Business model

Wisconsin High School Teams Compete in Business Model Pitch Contest at UW Oshkosh

A team of Kimberly High School students wowed the judges with their innovative clothing idea, winning the 2022 Wisconsin High School Business Model Competition held May 21 at the University from Wisconsin to Oshkosh.

The Kimberly High School team took top honors.

Students Kade Dunham, Ryan Halada and Riley Schmidt launched Huva, a brand of sweatshirts that features a heated hood to keep wearers warm, comfortable and stylish all year round. The cotton sweatshirt would be offered in adult and youth sizes.

“We learned from research that you lose most of your heat through your neck area, so we came up with the idea because we’ve all had the problem of going to school and wearing a hat, then our hair was ruined for the rest of the day,” said Riley, a sophomore who works as a marketing manager. “We came up with the idea of ​​adding a heated hood, because that way you stay in style and you keep all your heat in. You add heat to the hood so your heat doesn’t go away.

Kimberly’s students have learned a lot from competition, especially what it’s like to present in front of people. They are now focusing on a double pocket for a battery that can act as a phone charger.

“When we found out we were the winners, I was really shocked, but when they told us why we won, it all made sense: that we were ahead of the game and first to market. …which is a big factor in why we won,” Riley added.

Middleton High School students Aarush Jain and Michael Mounajjed have started a plant salvage/resale business.

A social network for disc golf players called Tossed and Found, started by Horicon High School student Alec Jarmain, came in second and will allow users to connect with each other to find lost discs using waterproof NFC tags provided free of charge to members. The Tossed and Found website will be integrated with a marketplace for buying/selling records and will contain a wiki for each record created.

Third place went to Plour, presented by Middleton High School students Aarush Jain and Michael Mounajjed, which collects unwanted plants for free and reuses them for resale in a retail setting with subscription services and add-ons complementary.

The three winning teams were judged the best among the 12 teams that submitted their business model presentations. For those who choose to attend UW Oshkosh, the scholarships are $8,000 evenly split for the winning team, $5,000 for the second and $2,000 for the third. Students on winning teams who opt out of UWO receive $3,000, $1,500, and $500 in cash, respectively.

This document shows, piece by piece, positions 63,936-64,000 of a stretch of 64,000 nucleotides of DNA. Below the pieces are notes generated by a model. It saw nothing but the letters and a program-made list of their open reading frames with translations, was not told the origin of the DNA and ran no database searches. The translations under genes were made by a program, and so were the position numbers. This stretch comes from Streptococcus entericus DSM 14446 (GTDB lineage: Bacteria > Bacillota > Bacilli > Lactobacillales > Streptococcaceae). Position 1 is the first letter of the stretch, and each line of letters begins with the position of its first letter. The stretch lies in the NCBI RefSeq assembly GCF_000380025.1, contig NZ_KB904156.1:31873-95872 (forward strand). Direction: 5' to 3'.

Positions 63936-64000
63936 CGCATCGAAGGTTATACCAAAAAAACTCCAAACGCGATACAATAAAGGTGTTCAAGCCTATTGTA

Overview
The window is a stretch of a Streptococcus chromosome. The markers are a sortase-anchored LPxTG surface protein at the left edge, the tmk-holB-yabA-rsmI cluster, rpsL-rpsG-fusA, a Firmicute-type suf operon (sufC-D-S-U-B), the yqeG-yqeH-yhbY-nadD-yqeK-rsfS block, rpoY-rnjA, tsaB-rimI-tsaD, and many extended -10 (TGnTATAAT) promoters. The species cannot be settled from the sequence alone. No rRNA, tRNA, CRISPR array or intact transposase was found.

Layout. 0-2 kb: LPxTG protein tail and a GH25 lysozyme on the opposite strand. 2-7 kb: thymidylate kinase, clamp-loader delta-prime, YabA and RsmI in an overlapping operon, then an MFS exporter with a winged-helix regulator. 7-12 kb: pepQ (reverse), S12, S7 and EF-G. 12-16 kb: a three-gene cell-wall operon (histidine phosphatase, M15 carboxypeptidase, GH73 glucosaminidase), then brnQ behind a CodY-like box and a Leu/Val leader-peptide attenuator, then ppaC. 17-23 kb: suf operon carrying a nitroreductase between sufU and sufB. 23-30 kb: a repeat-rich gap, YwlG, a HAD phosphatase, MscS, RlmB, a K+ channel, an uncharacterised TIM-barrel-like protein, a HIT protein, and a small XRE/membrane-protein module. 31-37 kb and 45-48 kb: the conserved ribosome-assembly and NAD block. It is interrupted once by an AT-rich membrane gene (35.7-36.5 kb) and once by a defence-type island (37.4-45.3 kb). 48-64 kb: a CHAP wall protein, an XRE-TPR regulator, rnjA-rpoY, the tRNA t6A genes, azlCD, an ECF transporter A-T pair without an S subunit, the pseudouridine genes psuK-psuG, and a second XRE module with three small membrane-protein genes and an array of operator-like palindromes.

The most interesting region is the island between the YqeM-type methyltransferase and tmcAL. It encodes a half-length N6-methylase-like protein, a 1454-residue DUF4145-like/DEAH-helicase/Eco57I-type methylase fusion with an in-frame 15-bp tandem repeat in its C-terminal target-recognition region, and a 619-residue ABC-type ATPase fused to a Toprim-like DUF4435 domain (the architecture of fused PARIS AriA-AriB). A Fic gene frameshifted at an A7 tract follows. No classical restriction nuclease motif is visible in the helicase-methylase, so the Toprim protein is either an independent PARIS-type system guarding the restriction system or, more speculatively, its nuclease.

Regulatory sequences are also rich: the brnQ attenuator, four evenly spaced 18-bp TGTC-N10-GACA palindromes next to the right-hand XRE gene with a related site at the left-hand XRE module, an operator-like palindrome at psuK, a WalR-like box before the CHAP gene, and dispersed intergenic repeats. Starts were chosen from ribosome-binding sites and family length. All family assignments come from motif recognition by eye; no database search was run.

The competition was organized by the Alta Resources Center for Entrepreneurship and Innovation (CEI) at UWO. The competition was also supported by UWO’s Center for Research and Custom Services, which offered additional help with planning and execution.

UWO Provost John Koker gave a keynote address and College of Business Dean Barb Rau was on hand to present the awards. The event was coordinated by Dan Brosman, Nancy Jo Dietzen, Carrie Rule and Jeff Sachse and was open to all Wisconsin sophomores, juniors and seniors with teams of one to three members.

The judges were Kathy Griese ’97, UWO alumnus, director of economic development at the Greater Oshkosh Economic Development Corporation; Joe Stephenson ’15, ’20 MPA, Director of Planning and Community Development for the City of Kaukauna; with Sean Fitzgerald, Economic Development Specialist for the City of Oshkosh; Jolene Heuchert, Associate Marketing Manager at TDS Fiber; Karen Schneider, owner and publisher of the Oshkosh Herald; and Steve Slocum, director of business development and strategy at Optima Associates.

Brosman, Executive Director of IEC, said youth entrepreneurship competitions provide a safe space to experiment with career paths and Company ideas while teaching valuable skills in creative thinking, planning, financial responsibility and the importance of relationships.

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